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Review

Some passable music in a loud album

Sabri Brothers are the choice of this album, which could have been better if only music composer Aadesh Shrivastava had reined in his orchestra


Tarkieb
Zee Music
Rs 45

This album features names you don't frequently come across in film songs -- Sabri Brothers, Jagjit Singh, Shaan and Sagarika.

Tabu, Milind Soman and Nana Patekar star in this Pranlal Mehta film, with Shilpa Shetty doing a dance number.

Sabri Brothers, famed for qawwali singing, are the absolute choice of this album. They sing Kisi ka ban ja in the style they are famous for, and against a backdrop of keyboard and drums.

Jagjit Singh's and Alka Yagnik Kiska chehra is strong on melody, with an acoustic violin backup reminiscent of Pal pal dil ke paas from Blackmail. Nida Fazli's lyrics paint a picture of lovers lost in each other's presence. The violins are a pleasure to listen to, but the general drift of the song is cliched.

Richa Sharma sings Dupatte ka palloo. Her tone is rich and deep. Unfortunately such voices always seem to translate into vamp songs in the filmmaker's mind. The song is shot on Shilpa Shetty doing a special song appearance, flinging a dupatta on and off her face. Generally loud.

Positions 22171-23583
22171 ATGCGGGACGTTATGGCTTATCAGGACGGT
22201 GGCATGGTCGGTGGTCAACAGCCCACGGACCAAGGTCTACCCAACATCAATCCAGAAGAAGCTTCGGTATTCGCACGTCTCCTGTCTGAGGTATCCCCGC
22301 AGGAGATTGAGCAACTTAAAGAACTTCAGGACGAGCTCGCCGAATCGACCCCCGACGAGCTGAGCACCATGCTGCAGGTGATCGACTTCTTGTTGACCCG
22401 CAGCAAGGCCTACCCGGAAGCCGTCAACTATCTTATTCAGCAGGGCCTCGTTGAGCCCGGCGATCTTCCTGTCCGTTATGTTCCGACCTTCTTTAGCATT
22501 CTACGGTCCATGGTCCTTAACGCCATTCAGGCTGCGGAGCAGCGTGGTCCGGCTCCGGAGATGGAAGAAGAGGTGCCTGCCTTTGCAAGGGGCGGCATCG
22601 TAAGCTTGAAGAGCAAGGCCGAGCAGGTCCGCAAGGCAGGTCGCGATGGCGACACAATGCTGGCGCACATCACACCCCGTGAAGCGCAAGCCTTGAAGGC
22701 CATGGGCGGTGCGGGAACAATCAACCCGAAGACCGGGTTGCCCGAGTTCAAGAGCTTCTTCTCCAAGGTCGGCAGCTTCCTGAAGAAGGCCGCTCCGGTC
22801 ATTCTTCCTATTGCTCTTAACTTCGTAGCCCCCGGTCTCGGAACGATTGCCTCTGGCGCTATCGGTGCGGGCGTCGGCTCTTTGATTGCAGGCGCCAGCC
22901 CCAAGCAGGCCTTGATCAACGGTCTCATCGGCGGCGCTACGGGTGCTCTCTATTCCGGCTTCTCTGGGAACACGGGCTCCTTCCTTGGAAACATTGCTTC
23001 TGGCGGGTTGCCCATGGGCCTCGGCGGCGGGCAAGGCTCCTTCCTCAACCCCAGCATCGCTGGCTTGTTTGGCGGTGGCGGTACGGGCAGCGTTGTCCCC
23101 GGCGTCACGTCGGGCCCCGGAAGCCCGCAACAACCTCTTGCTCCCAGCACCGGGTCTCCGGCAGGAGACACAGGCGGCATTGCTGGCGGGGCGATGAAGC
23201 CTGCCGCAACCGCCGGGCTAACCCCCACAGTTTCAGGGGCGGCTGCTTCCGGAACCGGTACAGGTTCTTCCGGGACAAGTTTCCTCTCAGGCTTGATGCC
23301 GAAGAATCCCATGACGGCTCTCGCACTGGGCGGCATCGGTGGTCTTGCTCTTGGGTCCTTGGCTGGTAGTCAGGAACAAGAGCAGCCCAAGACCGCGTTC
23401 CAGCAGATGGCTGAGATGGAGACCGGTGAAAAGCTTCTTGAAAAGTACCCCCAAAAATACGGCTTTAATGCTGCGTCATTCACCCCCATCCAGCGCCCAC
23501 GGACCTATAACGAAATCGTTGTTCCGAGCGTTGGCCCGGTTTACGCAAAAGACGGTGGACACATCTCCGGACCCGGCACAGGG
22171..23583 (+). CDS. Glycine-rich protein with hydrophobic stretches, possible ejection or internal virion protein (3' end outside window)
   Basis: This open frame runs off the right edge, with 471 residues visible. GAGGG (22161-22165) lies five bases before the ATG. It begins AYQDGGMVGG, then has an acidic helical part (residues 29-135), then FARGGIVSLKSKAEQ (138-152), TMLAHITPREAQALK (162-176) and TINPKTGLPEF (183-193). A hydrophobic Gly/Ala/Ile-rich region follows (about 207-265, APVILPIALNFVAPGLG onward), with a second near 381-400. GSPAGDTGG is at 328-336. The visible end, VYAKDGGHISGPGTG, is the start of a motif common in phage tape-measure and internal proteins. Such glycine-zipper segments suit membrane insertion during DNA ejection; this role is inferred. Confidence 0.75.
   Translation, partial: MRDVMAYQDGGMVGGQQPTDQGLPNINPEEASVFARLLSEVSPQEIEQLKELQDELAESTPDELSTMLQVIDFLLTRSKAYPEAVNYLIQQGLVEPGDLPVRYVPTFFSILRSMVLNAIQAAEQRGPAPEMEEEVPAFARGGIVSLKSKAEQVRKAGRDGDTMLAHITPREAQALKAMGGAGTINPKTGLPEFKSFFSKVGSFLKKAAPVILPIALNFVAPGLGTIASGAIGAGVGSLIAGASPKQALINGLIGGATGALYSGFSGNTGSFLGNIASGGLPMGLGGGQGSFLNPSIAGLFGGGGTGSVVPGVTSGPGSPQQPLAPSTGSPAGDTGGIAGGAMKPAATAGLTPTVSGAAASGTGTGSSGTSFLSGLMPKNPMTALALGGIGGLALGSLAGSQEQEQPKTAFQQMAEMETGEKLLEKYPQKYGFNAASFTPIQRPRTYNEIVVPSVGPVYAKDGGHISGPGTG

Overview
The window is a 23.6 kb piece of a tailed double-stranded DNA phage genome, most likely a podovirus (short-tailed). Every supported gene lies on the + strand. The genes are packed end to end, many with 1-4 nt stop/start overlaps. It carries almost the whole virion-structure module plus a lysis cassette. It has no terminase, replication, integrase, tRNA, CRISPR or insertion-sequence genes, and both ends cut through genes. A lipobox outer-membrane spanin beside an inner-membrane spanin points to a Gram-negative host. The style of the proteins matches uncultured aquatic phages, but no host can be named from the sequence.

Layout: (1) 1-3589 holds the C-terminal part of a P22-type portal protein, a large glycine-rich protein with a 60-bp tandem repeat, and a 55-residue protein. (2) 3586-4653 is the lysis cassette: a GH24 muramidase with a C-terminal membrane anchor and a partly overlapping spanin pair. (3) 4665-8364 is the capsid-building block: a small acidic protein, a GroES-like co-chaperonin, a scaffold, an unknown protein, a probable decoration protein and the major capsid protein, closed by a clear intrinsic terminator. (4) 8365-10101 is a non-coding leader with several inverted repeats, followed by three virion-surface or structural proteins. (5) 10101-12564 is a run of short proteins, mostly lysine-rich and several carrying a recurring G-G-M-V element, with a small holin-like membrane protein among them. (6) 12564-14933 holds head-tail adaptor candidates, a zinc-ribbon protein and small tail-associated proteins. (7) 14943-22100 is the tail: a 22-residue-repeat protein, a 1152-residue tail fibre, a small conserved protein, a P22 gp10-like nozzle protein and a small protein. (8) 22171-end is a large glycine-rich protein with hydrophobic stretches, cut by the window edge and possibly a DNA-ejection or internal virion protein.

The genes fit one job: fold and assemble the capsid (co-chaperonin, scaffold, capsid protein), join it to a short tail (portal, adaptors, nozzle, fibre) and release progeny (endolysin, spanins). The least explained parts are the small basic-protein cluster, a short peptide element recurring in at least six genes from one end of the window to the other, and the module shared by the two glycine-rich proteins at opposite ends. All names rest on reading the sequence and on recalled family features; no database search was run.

Shaan and Sagarika, the brother-sister pair sing Dil mera tarse, a dance number with touches of flamenco, accordion and violin. The tune doesn't stick.

Catching up with Hollywood and A R Rahman -- the Bombay album featured the movie's theme music -- this album also presents the film's theme track. Touches of Mission Impossible, with a heavy violin ensemble playing staccato phrases. A chorus sings snatches on a galloping beat. An atonal voice challengingly throws out the word Tarkieb and it echoes on and on. Again, not a particularly memorable tune.

Alka Yagnik and Vinod Rathod sing Tujhe dhoondoon main. It is full of short phrases played by the flute and the violin ensemble. The flute in the prelude is beguiling. But the rest of the song is too full of violin sounds. The rhythm changes in the interludes and suddenly plays the fast, dramatic ten-beat (thaka-thakita thaka-thakita) pattern that is common in south Indian music and dance.

Aadesh Shrivastava may be just a couple of films old, but he realises the value of using voices with varying timbre. He experiments with rhythm changes in the interludes. He can produce better music if only he can restrain his tendency to overdo his orchestra to the point of unbearable loudness.

S Suchitra Lata


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